I've copied the description, enjoy. Was the Agincourt any good?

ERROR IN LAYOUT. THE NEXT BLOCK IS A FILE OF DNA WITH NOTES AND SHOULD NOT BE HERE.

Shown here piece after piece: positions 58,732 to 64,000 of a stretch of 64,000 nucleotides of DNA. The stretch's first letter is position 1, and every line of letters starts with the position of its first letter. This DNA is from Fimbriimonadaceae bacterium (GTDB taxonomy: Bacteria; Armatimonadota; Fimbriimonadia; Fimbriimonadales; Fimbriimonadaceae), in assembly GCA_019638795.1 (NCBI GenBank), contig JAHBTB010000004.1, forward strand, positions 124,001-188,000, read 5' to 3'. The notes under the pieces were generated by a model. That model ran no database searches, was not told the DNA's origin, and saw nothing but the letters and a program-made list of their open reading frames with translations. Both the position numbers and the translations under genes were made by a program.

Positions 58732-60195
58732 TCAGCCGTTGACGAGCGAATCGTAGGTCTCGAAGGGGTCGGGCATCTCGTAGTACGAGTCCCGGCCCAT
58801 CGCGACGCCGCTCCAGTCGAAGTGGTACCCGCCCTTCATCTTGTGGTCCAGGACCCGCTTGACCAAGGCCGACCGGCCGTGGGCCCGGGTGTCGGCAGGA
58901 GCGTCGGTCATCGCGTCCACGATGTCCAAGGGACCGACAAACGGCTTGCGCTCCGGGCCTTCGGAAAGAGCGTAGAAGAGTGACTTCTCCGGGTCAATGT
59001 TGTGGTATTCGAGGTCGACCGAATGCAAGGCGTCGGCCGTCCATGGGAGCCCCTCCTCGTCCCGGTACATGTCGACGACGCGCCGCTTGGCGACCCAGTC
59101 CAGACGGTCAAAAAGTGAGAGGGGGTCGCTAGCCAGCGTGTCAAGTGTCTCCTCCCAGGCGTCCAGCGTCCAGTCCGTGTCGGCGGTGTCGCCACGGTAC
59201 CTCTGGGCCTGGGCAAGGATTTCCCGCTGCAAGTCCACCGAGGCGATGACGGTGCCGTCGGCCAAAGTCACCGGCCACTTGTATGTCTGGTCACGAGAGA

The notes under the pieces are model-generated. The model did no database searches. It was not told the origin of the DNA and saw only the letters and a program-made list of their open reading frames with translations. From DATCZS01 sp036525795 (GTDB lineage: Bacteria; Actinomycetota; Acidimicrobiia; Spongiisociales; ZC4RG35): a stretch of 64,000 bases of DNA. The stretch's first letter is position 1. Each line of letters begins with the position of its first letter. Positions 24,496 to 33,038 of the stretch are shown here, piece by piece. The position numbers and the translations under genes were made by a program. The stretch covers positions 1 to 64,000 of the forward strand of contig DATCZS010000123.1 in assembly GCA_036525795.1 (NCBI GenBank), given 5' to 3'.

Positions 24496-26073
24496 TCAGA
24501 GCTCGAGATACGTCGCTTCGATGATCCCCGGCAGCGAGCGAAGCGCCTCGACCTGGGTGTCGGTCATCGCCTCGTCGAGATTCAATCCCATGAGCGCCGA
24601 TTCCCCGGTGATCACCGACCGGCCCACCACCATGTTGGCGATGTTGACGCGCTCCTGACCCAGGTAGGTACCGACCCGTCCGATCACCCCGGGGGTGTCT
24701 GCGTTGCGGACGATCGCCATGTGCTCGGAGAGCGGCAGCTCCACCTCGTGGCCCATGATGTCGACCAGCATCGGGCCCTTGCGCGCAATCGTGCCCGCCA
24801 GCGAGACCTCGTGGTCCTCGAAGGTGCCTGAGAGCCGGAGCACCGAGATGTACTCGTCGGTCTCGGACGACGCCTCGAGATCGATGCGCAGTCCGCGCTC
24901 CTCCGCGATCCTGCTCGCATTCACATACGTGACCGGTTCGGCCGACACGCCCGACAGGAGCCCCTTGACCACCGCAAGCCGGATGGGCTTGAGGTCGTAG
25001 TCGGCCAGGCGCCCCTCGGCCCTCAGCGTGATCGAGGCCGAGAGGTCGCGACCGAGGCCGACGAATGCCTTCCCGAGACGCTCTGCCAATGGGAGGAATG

On offer is a superb relic of World War I and British naval history being a manuscript diary kept by the Commander of the Royal Navy's famed dreadnought the 'HMS Agincourt' at the beginning of WWI during her assignment as part of the British Grand Fleet in the North Sea engaging the German Kaiserliche Marine's High Seas Fleet. This diary begins July 29th with a call to mobilize and then there is the immediate outbreak of the war in August 1914 through to December 1914, very neatly written in ink, with one photograph, some sketches, cruising orders and newspaper cuttings. This important, historical first hand account was handwritten by George Napier Tomlin, RN Rear Admiral [1875 - 1947] gives first hand content and detailed insight into the workings of the British Grand Fleet and documents the confusion that existed in the immediate days after the war broke out on August 5th, 1914. Tomlin's original assignment as he notes on the 30th is aboard the HMS Majestic. Tomlin writes regarding the appointment as one: 'which I look upon as an insult. If there is to be a fight, I want to be in a fighting ship & not in one recovered from a scrap heap'. Excitingly his assignment changes and he is one of the first aboard a newly 'commandeered' Turkish ship renamed Agincourt. Collectors and historians of the First World War will also delight knowing that diaries unlike letters were not censored. The British had concentrated their Fleet at Scapa Flow in the Orkney Islands and 'HMS Agincourt' was sailing back and forth to the Bight of Heligoland to engage the Kaiser's Fleet. Much can be learned about life aboard a British warship as the journal is replete with details about navigational positions, fleet details, officers' names and positions, courts martial administered, etc. Much anxiety existed about German submarines and mines and Tomlin's drawings elaborate on mines in the North Sea as well as the British Fortification with wire nets of the Harbour of Buncrana, Ireland. Frequent reference is made to the C in C [Commander in Charge, Jellicoe] who had his headquarters on the 'HMS Iron Duke'. The diary also shows the concerns about Zeppelins and mentions their appearance. Visits aboard the 'HMS Agincourt' by 1st Lord Winston Churchill were recorded on September 17 while the ship was anchored at Loch Ewe in Scotland. Finally, Tomlin mentions the sinking of various British and German ships, among them the German U-18 and the German Battle Cruiser 'SMS Scharnhorst' by British Ships off the Falkland Islands where the famous German Admiral Graf Spee met his fate. Political Background: In 1904, in response to the build-up of the German Kaiserliche Marine's High Seas Fleet, it was decided that a northern base was needed, to control the entrances to the North Sea. Originally, Rosyth was considered for the base, and then Invergordon at Cromarty Firth but construction in both places was delayed, leaving them largely unfortified by the time of the First World War. Scapa Flow was used many times for exercises in the years leading up to the war. When the time came for the fleet to move to a northern station, Scapa Flow was chosen for the main base of the British Grand Fleet, even though it was also unfortified. John Rushworth Jellicoe, admiral of the Grand Fleet, was constantly nervous about potential submarine or destroyer attacks on Scapa Flow, and the base was reinforced with minefields, artillery, and concrete barriers starting in 1914. These fears were borne out when German U-boats twice attacked British ships in Scapa Flow, though the attacks themselves did no damage. The first, by U-18, took place in November 1914; but the sub was rammed by a trawler searching for submarines while it was trying to enter Scapa Flow, causing the submarine to flee and then sink. 12mo, 100+ pages. VG.